Coca-Cola’s 5By20 at Somerset House, London
These Coca-Cola bottle caps have been recycled into a beautiful crocheted bag by artisans supported by the 5by20 effort.
In the global effort to empower women, the roles of government and the private sector are changing. Multisectoral partnerships involving NGOs, multinationals, governments, and universities in various combinations are the new norm. The result is a more agile team, more engaged touchpoints, and a better set of resources. While old purists (especially in the academy) will continue to bemoan the intrusion of other players into a domain traditionally believed the exclusive purview of government, the new partnerships are producing a creative surge of new programs and promise to fill in where indifferent governments have left major gaps. The Coca-Cola 5by20 program is a good example of this new trend.
Last week, I facilitated a discussion about 5by20 at Somerset House in London. About twenty experts from various institutions, representing corporate, government, inter-government agencies, and NGOs, had been invited to come in and offer feedback about the program. The Coca-Cola team, led by Charlotte Oades, sought diverse perspectives so that they could better design and execute the program.
Somerset House is a glorious building that houses a restaurant and lovely meeting rooms–and is often used as a set for historical dramas.
5by20–which stands for 5 million women to be empowered by 2020–is an elaborate effort to train, mentor, and support women in the Coca-Cola value chain. Initiatives occur at every point in the product cycle. There are assistance programs that offer agricultural training for the small farmers who grow various fruits, such as mangoes, that go into Coca-Cola’s products. Such instruction not only helps ensure supply for The Coca-Cola Company, but also helps the farms to be more productive, thus boosting the women’s income from selling the fruit fresh, as well. There are management and mentoring programs for women who own small distribution companies, as well as for retailers. There are skills courses for financial literacy and enterprise management. Post-consumption recycling efforts include rag-pickers and their collectives. Finally, the recycled materials are used by artisans to produce jewelry, hand bags, decorative items, and so on, for sale. (The Harvard Kennedy School has produced a more detailed overview than I can recap here. Their excellent writeup can be seen here.)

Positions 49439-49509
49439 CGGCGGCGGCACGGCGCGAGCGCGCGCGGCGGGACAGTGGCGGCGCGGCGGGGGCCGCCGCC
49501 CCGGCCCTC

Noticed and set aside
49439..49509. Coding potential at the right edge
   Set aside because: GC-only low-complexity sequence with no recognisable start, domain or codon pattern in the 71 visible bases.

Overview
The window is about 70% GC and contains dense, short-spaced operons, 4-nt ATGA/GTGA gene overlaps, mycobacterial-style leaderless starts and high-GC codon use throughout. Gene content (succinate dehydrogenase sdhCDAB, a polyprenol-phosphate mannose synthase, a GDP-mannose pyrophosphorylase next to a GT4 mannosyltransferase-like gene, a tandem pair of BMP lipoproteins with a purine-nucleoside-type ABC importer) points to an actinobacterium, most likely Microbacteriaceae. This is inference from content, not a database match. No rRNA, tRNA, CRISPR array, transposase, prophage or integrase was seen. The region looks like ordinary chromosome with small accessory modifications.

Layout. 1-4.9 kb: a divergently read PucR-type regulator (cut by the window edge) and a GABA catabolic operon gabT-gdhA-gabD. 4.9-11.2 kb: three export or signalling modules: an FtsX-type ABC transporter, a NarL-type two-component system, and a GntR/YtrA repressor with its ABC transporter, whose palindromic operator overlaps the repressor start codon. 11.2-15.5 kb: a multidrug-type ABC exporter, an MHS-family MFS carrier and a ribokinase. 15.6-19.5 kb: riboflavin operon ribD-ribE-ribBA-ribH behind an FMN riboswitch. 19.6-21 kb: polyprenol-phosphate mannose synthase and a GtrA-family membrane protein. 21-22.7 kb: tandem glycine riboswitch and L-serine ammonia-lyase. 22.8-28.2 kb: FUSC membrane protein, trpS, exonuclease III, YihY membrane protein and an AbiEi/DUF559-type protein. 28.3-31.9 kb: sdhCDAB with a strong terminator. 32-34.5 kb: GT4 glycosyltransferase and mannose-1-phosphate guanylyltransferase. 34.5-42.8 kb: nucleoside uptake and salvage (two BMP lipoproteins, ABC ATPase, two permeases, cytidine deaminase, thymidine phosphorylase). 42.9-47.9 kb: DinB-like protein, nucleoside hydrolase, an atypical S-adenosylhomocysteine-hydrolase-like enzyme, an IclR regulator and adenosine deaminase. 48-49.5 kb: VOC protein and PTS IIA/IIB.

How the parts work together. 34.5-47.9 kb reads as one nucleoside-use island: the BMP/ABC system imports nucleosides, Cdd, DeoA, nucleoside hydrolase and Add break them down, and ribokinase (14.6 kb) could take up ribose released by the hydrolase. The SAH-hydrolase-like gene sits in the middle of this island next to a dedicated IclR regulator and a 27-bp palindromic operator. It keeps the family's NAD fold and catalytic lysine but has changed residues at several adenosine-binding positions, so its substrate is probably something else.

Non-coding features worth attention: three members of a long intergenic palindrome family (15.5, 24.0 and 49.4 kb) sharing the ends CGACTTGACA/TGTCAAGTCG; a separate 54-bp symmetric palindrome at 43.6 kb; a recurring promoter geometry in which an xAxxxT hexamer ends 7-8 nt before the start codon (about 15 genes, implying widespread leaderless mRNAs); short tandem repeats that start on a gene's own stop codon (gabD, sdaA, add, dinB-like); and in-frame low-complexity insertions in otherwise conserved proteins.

The group gathered at Somerset House was experienced and informed about initiatives to include and empower women economically. The private sector participants were mostly those partnering with Coca-Cola, while the NGO and government people were more likely engaged in efforts of their own, such as making grants to women-owned businesses or offering financial literacy courses.
Aren’t these bags cute? Many beautiful things are on offer from the 5by20 artisans. As we discussed at the London meeting, however, linking up developing country makers with developed country buyers is tougher to do than you might think–even if you’re the Coca-Cola Company.
I was struck by the respect these experts showed toward the Coca-Cola team and their program. The atmosphere was, in fact, very collaborative, with the group assembled focused on problem-solving and mutual support rather than polarizing into camps. I think this happened in part because people working on behalf of women tend to see themselves as sharing the same difficult, but inspiring mission. However, I also think that the Coca-Cola program is as well-developed and thought-out as any other women’s economic empowerment effort going on around the world and thus commands respect on its own merits. Finally, I think the role of corporations in global efforts to assist in economic development has radically changed in the last ten years. Cross-sectoral partnerships are the norm now; multinationals are part of the team.
Nevertheless, changing roles for companies and governments was part of the discussion at Somerset House. There was open discussion of the reluctance of some governments to do anything to help empower women (and, during the breaks, even some ostensibly supportive governments were lambasted for being slow and lacking commitment). One really might ask: what does it mean that private companies must take the lead in helping women on a global scale because governments are often unsympathetic?
There are many who insist that all substantive change must come from governments, particularly where women’s issues are concerned. Yet we are living through a time when the flexibility and culture-crossing strength of the multinationals makes their support crucial. The collaborative group convened in London last week was yet another instance in which a new way of conducting policy and implementing reform could be seen in action.